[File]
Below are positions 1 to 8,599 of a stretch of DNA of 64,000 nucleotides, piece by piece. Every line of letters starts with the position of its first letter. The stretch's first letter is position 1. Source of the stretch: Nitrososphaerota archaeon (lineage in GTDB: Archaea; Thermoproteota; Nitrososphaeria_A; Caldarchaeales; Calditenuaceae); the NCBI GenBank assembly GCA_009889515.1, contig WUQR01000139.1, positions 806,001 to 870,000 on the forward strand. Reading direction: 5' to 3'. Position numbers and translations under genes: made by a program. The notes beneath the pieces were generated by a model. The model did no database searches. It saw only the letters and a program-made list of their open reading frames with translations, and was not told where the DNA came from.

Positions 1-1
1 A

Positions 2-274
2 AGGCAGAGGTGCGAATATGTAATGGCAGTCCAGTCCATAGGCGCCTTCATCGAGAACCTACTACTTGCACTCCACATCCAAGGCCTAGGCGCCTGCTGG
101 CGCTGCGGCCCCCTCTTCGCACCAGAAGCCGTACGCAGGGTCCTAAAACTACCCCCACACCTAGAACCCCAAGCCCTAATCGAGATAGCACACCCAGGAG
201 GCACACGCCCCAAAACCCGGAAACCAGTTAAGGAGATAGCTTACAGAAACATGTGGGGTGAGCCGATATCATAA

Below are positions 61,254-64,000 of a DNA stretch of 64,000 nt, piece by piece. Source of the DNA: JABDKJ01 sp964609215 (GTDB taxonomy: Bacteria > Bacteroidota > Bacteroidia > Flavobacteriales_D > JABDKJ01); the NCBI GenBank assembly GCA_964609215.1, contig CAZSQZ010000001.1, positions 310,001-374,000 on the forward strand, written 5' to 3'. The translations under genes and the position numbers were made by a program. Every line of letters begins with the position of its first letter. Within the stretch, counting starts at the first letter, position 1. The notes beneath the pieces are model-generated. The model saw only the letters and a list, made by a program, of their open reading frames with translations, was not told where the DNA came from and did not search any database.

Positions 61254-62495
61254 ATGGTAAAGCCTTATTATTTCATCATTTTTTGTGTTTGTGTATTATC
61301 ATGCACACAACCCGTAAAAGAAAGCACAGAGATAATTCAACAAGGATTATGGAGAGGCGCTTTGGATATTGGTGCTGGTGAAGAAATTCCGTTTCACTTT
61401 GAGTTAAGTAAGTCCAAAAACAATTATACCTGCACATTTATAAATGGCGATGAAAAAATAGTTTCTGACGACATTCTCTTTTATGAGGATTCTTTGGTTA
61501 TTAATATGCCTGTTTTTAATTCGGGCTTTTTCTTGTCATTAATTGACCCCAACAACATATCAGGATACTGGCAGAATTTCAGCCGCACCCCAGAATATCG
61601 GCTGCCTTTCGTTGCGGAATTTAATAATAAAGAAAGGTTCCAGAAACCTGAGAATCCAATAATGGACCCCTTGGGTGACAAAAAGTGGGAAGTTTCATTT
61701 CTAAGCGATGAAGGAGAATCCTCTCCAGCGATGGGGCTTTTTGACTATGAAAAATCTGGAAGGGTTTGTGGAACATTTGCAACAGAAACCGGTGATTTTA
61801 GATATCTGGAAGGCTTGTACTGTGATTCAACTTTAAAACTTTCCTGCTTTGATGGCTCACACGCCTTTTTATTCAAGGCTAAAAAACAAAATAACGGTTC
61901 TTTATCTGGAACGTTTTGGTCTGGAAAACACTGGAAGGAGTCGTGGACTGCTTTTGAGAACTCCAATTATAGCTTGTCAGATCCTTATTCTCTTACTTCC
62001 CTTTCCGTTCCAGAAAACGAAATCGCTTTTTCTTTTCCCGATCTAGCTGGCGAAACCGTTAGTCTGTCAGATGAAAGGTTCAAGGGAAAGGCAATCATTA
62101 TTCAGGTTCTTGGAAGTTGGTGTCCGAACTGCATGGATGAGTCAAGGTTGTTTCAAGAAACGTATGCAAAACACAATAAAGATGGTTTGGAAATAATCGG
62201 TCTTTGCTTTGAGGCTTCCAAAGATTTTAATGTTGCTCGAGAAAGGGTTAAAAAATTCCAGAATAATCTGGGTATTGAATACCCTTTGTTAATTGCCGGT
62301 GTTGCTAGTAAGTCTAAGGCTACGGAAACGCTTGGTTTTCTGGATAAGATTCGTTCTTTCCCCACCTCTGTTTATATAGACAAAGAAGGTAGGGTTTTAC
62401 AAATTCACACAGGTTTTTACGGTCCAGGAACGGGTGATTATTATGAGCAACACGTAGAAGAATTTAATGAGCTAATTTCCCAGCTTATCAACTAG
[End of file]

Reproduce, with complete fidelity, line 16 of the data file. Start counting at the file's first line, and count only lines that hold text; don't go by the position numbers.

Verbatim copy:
61801 GATATCTGGAAGGCTTGTACTGTGATTCAACTTTAAAACTTTCCTGCTTTGATGGCTCACACGCCTTTTTATTCAAGGCTAAAAAACAAAATAACGGTTC